The Ubuntu Technical Board meets every two weeks on IRC - date and agenda of the next meeting, alternating with the Community Council. You can propose an item for discussion by putting it on the Technical Board Agenda on the Ubuntu Wiki.
This is not a democracy, it’s a meritocracy. We try to operate more on consensus than on votes, seeking agreement from the people who will have to do the work. Mark Shuttleworth, as self-appointed benevolent dictator for life (SABDFL), plays the happily undemocratic role of sponsor to the project. He has the ability, with regard to Canonical employees, to ask people to work on specific projects, specific feature goals and specific bugs.
He also has a casting vote on the Technical Board and Community Council, should it come to a vote. This capacity is not used lightly.
The community functions best when it can reach broad consensus about a way forward. However, it is not uncommon in the open-source world for there to be multiple good arguments, no clear consensus, and for open questions to divide communities rather than enrich them. The debate absorbs the energy that might otherwise have gone towards the creation of a solution. In many cases, there is no one ‘right’ answer, and what is needed is a decision more than a debate. The SABDFL acts to provide clear leadership on difficult issues, and set the pace for the project.
Mark, as project sponsor, is responsible for short-listing volunteers and community nominees as candidates for both the Community Council and Technical Board. In each case, a poll of relevant members of the project is conducted to select, or veto, the final membership of the Community Council and Technical Board.
The Community Council and Technical Board, in turn, delegate their responsibilities through a large, dynamic and complex web of teams that span both the globe and a vast diversity of disciplines. In general, these groups try to conduct polls of relevant portions of the community to test the quality of their appointments, but they can also act unilaterally to ensure that the best people are recognised as leaders, decision makers and experts to get the job done.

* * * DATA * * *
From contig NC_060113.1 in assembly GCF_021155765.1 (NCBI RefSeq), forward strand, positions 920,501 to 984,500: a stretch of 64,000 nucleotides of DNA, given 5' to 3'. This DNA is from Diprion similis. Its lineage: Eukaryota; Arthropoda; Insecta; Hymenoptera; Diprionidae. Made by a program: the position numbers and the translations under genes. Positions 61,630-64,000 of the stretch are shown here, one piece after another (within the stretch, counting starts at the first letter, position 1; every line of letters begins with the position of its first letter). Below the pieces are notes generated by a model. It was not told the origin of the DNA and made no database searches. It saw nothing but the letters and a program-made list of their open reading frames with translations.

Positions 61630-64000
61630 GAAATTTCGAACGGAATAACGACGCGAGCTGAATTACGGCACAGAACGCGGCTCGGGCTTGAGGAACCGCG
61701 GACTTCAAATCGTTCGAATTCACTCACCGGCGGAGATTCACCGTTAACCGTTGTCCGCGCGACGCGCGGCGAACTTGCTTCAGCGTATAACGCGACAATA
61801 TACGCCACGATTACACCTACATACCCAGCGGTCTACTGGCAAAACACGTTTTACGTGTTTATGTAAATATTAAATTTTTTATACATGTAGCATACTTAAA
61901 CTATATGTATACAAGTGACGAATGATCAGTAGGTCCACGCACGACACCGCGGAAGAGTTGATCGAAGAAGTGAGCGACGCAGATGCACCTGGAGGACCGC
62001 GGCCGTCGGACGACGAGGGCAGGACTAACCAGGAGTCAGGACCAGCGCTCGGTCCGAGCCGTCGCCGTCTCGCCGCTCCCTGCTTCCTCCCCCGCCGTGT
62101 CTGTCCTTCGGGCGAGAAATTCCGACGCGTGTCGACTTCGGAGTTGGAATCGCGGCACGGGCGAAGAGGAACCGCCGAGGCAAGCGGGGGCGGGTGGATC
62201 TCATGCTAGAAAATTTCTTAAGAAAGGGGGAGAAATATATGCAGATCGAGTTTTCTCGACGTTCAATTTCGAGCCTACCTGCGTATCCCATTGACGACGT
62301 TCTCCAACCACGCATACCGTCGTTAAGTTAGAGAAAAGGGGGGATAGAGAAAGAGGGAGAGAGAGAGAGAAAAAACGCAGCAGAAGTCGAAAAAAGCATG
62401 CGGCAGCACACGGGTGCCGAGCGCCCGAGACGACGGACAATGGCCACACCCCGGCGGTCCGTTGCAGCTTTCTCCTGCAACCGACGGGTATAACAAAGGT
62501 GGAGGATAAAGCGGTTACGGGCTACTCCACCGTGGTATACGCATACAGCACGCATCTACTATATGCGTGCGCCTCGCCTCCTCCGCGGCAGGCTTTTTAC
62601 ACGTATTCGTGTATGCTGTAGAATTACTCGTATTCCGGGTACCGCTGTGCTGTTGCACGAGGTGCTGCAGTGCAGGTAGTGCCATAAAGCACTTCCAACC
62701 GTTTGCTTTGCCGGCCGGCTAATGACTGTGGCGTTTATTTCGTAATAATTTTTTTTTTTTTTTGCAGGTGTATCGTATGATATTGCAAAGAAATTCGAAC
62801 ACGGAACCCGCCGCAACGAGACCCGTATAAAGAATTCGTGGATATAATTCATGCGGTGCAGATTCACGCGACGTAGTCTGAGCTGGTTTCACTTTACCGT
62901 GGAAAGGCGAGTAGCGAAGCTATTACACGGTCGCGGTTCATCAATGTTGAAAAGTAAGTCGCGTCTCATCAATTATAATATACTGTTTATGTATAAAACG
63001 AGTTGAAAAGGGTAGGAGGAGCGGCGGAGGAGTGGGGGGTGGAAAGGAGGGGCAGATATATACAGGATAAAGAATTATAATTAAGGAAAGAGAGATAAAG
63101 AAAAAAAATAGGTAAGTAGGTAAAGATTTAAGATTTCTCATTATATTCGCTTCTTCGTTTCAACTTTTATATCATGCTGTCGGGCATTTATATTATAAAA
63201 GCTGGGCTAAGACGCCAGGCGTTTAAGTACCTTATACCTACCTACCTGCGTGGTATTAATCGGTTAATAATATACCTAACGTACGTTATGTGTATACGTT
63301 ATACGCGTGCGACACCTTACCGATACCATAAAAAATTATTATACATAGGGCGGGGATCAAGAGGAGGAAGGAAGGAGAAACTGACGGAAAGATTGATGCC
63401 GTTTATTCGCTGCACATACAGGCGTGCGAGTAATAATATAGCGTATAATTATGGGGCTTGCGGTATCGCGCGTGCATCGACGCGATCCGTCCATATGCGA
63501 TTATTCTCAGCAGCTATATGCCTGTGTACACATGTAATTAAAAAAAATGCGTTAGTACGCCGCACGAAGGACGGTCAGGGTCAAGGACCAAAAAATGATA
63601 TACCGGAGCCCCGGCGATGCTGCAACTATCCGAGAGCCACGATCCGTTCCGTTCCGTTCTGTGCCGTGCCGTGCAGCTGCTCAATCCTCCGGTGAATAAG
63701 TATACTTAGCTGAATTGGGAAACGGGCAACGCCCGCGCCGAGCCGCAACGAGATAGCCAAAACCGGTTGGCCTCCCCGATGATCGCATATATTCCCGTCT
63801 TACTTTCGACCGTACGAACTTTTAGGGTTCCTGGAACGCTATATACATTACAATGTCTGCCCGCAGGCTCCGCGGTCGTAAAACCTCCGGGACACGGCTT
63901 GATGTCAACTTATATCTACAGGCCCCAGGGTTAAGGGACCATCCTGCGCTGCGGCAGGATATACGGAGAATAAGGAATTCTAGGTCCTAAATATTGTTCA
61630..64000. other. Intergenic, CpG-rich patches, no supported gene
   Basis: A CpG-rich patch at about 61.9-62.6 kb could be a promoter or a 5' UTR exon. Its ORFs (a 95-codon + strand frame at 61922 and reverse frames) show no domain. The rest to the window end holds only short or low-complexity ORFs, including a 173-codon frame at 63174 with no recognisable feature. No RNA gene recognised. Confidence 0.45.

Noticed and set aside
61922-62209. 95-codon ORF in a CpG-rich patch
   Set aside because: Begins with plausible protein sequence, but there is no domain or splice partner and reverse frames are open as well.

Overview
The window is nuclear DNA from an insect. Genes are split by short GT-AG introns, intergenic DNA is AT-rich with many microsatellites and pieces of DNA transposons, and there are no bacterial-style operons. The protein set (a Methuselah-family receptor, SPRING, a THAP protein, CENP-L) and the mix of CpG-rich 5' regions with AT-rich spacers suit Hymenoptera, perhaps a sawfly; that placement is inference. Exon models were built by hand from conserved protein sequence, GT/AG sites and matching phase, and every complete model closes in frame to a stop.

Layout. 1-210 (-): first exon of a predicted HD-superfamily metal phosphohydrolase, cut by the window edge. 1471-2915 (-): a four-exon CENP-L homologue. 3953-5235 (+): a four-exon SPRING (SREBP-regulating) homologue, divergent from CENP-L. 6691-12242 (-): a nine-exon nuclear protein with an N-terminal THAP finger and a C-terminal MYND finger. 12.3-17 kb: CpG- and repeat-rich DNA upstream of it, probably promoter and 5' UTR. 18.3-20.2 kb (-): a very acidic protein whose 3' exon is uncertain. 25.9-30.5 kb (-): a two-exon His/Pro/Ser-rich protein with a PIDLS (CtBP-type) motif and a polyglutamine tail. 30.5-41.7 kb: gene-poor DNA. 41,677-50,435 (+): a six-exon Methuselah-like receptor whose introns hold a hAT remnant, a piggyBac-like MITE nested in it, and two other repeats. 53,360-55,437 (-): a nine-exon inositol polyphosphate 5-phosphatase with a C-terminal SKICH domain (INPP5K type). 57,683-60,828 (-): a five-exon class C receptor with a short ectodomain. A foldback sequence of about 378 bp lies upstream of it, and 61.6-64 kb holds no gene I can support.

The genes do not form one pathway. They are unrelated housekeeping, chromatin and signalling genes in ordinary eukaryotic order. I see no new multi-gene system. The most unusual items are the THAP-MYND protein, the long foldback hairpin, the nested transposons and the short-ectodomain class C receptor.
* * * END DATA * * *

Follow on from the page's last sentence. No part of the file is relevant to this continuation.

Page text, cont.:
There are a number of key teams that are responsible for different areas of Ubuntu — documentation, kernel, servers, laptops and translation to name a few.
If you have a particular interest in a specific aspect of the project, please join that team’s discussions and contribute to their decisions. Examples include teams focused on Ubuntu laptop usage, the Ubuntu desktop look and feel, Ubuntu for servers, release management and the installer. If you would like to set up a new team, please gather some like-minded people and propose ideas for consideration by the Ubuntu Community Council.
A major part of the fabric of the community is the Local Community (LoCo) team structure. LoCo teams work with local Linux User Groups (LUGs), schools, municipalities and even national governments to open people’s eyes to the world of free software.
Local Community teams are a great way to gather free software lovers together for beer, open discussion, talks, marketing events and to recognise the achievements of local free software contributors. LoCo teams are provided with spaces for discussion, collaboration and event planning on the Ubuntu Discourse.
To join a Local Community team or learn how to start one in your area, check out Ubuntu Local Communities.